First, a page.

I believe the children are our future. Teach them well and let them... unteach us.

photo-4 hosting a school event, 1998

This week on Mom.me I wrote about teenage voices, specifically, the way they are ignored when they should be listened to... or at the very least, considered.

Last week I read an article that riled me up in such a way I had to take a walk and shake my head and call my mom and vent for an hour about how screwed up everything is and the system and "how are adults so blind, Mom. How are adults so blind?"

I don't know about you guys but my mother raised me to believe that my voice mattered... I even started a segment on our school news program called "Students Speak Out" so that students could voice their concern to the entire student body and faculty during the morning announcements. The high school I attended was EXTREMELY supportive of its student body. And when it wasn't, well, here's a microphone... 

I spent my teen years advocating for teenage voices, including my own, and now, all these years later, have found myself coming full circle... remembering what it was like then, but also seeing what it is like now... with my son and his peer group, with some of the teenagers I have had the opportunity to work with, listen to, read about... 

"Adults don't understand us," was our mantra and, as an adult I can now say with authority, we were right. 

"We're supposed to get wiser with age and yet..."

This was the conversation my mother and I had after reading the article that I am about to quote like whoa because the entire thing is required reading for all.

Via The Atlantic:

For the past four months, a group of Kentucky teenagers has been working to make a one-sentence change to a state law. In the history of student activism, this is not a big ask. They want local school boards to have the option—just the option—of including a student on the committees that screen candidates for superintendent jobs.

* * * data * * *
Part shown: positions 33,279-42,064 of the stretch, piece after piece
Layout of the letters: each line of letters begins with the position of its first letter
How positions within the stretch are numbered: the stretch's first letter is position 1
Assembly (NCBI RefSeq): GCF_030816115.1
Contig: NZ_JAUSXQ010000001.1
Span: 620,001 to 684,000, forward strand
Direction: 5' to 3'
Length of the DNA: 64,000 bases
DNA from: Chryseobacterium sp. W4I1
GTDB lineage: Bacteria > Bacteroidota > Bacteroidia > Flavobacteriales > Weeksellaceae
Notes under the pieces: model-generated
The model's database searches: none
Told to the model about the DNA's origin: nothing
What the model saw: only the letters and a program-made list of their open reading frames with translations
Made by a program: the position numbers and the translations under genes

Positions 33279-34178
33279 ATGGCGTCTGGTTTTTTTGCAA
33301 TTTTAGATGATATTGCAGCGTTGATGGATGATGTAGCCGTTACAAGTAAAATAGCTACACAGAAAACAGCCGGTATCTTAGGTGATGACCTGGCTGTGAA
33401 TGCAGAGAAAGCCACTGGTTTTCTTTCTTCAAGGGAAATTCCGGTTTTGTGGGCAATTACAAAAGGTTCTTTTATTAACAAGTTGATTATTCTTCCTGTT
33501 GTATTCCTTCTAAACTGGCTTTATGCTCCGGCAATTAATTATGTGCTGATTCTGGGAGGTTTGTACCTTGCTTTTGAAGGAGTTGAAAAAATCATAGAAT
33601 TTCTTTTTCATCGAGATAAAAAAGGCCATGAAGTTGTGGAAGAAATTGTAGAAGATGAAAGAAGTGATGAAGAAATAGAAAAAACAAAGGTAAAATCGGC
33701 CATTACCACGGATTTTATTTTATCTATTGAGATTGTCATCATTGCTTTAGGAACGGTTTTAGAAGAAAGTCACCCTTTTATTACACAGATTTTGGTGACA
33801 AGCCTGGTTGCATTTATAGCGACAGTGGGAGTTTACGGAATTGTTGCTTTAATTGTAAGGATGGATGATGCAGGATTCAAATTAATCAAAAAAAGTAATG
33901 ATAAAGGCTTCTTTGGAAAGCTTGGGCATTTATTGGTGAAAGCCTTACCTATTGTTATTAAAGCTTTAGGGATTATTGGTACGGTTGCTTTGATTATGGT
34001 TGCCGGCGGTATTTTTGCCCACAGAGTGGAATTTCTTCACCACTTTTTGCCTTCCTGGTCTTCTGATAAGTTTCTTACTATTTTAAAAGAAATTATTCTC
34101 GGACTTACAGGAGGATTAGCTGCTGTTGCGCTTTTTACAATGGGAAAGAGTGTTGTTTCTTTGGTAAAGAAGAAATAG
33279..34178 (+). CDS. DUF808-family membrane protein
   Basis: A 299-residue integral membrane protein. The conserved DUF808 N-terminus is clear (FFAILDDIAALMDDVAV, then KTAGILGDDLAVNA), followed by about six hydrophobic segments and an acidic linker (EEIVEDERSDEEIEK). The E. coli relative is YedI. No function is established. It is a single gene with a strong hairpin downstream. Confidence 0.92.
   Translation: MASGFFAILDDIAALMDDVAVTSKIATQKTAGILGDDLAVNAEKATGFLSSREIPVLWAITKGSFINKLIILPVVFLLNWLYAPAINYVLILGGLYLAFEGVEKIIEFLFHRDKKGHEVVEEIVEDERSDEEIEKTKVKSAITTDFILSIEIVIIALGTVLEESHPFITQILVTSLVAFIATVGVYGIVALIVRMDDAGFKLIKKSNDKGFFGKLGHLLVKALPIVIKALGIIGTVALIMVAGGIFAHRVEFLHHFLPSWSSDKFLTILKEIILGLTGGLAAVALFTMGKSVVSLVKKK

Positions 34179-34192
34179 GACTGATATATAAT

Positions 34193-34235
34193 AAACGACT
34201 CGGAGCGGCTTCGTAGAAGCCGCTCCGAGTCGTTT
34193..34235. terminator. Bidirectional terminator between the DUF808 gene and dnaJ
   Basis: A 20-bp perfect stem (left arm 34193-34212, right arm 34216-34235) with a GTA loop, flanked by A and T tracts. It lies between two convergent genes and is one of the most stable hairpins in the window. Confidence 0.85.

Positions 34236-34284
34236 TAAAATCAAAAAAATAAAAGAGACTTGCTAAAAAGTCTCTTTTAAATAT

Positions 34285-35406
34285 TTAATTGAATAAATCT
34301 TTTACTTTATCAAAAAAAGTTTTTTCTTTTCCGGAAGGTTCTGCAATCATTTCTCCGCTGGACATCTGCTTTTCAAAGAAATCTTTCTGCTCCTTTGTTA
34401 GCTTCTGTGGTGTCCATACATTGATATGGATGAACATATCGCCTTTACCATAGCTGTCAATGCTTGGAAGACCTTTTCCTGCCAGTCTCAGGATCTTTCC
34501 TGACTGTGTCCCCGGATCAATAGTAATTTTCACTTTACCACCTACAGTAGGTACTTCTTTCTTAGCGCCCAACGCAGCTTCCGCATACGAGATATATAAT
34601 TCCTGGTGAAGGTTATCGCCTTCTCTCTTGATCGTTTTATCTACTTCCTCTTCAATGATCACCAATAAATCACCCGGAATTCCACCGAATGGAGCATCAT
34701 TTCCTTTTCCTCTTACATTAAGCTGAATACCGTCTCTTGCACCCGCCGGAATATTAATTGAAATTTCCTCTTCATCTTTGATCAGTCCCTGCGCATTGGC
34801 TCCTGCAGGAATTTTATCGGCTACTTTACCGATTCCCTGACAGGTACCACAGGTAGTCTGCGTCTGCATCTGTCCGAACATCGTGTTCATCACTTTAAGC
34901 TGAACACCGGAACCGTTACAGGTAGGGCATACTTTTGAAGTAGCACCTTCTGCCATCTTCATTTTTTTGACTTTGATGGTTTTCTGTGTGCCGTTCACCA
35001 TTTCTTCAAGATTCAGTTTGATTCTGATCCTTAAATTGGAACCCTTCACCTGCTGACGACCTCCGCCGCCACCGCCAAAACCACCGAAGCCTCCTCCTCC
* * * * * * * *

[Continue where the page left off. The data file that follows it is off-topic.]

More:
The sixth time.

For the right to INCLUSION.

An 18 year old student, who is legally an adult...

The author of the article (a clear advocate for teen voices being respected, good for her) then went on to write:

In the eight years I’ve been writing about education, my best sources have been students. An 11th grader in Washington, D.C., named Allante Rhodes told me that, while it was nice his high school offered a Microsoft Word class, only six of the campus’ 14 computers worked; he often spent his computer class reading a handout given to him by the teacher. That was good for me to know.

Meanwhile, Andrew Brennen, a 12th-grader who had moved five times as a teenager, told me that his grades depended on his zip code. In Georgia, he was at the top of his class; in Maryland, the very next year, his grades plummeted and he had to retake Spanish altogether. In Kentucky, he did fine in science but struggled with math. And that’s why he thought adopting the Common Core State Standards made sense. "Honestly," he told me, "you spend 35 hours a week in a classroom, you know what kind of things work and don’t work."